So where does that leave us? I’ve made my case for which format will win, and in the end picking the winner is much more important than picking the format with more technical merit, that is unless your into collecting technically superior museum pieces.

In my opinion this is all about your HD disc collection because after the dust settles no matter how expensive the player was, your disc collection will likely be worth much more… or less depending on how you look at it…

In closing the HD-A1 represents a new performance level in large-screen home entertainment sources, this is a new format and caution should be exercised before investing, however if you’ve already made that decision in favor of HD-DVD, I feel that you’ll be very happy with the HD-A1.



Posted by Bryan Greenway | | Filed Under HD-DVD, Reviews


Comments

  • Steveiz

    Great review, well written. Thank you. Are you still pleased with the A1? Have you made the 2.0 firmware update. Any further thoughts and/or impressions now that you hadthe A1 for awhile.

  • Steveiz

    Great review, well written. Thank you. Are you still pleased with the A1? Have you made the 2.0 firmware update. Any further thoughts and/or impressions now that you hadthe A1 for awhile.

  • B.Greenway

    Hi Danny,

    Actually I did mention it briefly, its right above “Why all HD doesn’t look the same”. The only other up-converter I had available was my Denon DVD-1910 and I felt the HD-A1 looked just as good and maybe even slightly better.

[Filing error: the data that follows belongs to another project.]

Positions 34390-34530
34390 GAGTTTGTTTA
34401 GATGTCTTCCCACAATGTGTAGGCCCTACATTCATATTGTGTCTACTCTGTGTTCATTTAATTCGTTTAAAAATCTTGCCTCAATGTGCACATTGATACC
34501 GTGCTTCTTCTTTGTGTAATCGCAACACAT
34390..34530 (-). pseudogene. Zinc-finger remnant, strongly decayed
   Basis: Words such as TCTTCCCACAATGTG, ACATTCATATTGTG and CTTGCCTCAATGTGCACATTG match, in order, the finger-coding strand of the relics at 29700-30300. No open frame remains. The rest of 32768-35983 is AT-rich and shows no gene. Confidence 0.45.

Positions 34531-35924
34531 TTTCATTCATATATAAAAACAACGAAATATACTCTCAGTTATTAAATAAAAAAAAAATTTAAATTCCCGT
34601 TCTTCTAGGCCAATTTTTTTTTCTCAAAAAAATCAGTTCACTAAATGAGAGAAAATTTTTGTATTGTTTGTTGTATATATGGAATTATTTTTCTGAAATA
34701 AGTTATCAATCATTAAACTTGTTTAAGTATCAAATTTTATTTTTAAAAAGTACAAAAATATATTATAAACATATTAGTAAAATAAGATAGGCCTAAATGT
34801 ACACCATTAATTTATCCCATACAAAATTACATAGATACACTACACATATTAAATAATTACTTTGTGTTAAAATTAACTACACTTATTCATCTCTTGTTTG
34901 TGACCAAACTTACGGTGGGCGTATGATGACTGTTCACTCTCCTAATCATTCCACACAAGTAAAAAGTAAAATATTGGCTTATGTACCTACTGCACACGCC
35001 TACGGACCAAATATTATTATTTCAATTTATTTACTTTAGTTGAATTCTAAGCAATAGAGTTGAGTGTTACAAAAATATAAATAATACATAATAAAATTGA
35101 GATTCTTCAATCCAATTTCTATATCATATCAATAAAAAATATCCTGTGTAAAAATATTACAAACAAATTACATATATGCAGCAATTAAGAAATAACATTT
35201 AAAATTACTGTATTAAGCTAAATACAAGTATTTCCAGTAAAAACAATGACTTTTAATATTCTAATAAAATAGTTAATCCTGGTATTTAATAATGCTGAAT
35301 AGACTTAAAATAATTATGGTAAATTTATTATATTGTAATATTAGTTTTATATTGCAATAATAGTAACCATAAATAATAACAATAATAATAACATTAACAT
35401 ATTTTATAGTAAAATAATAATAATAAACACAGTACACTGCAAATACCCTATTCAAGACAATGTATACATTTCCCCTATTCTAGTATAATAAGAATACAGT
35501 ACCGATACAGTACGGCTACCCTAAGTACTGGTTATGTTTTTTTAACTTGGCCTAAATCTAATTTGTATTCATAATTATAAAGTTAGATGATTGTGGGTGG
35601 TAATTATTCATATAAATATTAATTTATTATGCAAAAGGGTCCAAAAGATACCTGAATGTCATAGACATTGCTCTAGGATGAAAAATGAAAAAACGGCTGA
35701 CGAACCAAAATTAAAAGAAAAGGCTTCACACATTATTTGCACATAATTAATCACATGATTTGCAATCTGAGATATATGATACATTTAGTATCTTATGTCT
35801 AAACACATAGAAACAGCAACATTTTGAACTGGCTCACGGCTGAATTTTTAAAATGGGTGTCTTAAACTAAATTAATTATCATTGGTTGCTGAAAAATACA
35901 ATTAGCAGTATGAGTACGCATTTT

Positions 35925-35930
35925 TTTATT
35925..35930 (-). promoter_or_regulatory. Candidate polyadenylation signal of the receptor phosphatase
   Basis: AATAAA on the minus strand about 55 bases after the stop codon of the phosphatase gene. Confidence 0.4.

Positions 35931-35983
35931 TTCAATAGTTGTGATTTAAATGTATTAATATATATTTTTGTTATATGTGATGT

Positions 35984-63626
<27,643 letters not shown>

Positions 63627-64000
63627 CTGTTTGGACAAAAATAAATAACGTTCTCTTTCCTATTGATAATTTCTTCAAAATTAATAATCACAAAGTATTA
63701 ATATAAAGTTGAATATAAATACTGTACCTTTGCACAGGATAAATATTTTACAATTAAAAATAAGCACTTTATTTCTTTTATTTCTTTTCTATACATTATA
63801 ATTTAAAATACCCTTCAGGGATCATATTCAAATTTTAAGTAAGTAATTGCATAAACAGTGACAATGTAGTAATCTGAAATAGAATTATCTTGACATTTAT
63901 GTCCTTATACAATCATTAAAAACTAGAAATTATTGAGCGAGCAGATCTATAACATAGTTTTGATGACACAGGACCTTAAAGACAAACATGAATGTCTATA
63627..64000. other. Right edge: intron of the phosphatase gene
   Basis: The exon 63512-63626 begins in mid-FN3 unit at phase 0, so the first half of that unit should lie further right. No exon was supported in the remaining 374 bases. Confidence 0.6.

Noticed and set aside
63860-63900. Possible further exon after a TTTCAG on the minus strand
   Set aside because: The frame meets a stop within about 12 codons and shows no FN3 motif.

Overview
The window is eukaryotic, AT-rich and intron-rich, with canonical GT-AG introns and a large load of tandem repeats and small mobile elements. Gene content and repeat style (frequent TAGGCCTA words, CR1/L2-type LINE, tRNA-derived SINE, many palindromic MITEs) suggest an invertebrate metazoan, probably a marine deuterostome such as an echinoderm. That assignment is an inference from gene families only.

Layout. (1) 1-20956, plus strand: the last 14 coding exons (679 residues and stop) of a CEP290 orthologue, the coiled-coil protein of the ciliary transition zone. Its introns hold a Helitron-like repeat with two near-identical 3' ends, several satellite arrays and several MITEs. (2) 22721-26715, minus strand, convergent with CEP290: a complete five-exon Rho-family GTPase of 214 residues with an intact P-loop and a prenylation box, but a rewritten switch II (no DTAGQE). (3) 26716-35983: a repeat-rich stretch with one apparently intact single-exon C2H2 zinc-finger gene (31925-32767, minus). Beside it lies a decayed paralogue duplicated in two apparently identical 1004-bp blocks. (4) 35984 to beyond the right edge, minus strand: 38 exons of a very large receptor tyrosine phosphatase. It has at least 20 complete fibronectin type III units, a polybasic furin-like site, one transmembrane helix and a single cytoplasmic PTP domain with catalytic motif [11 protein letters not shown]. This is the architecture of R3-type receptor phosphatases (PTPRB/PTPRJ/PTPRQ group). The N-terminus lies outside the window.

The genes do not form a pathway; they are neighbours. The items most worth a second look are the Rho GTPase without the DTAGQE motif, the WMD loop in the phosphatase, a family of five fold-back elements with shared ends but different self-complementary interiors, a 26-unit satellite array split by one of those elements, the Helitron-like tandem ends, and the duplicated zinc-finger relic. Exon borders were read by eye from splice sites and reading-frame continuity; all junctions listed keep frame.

• B.Greenway

    Hi Danny,

    Actually I did mention it briefly, its right above “Why all HD doesn’t look the same”. The only other up-converter I had available was my Denon DVD-1910 and I felt the HD-A1 looked just as good and maybe even slightly better.

  • Dan

    Great Review…One thing you did not touch on that I am interested in hearing you report. How do regular DVD’s look using the HD-A1. I understand that it will upconvert standard def DVD’s. How does it compare to other upconverting players

  • Dan

    Great Review…One thing you did not touch on that I am interested in hearing you report. How do regular DVD’s look using the HD-A1. I understand that it will upconvert standard def DVD’s. How does it compare to other upconverting players

  • Excellent review. I posted a link on my blog. I would love to purchase one of these puppies, but I have a nagging feeling I will have the urge to upgrade within the year. As much as I agree with your assessment of HD-DVD vs. Blu-ray, I am still going to sit this one out.

    Mark

  • Excellent review. I posted a link on my blog. I would love to purchase one of these puppies, but I have a nagging feeling I will have the urge to upgrade within the year. As much as I agree with your assessment of HD-DVD vs. Blu-ray, I am still going to sit this one out.

    Mark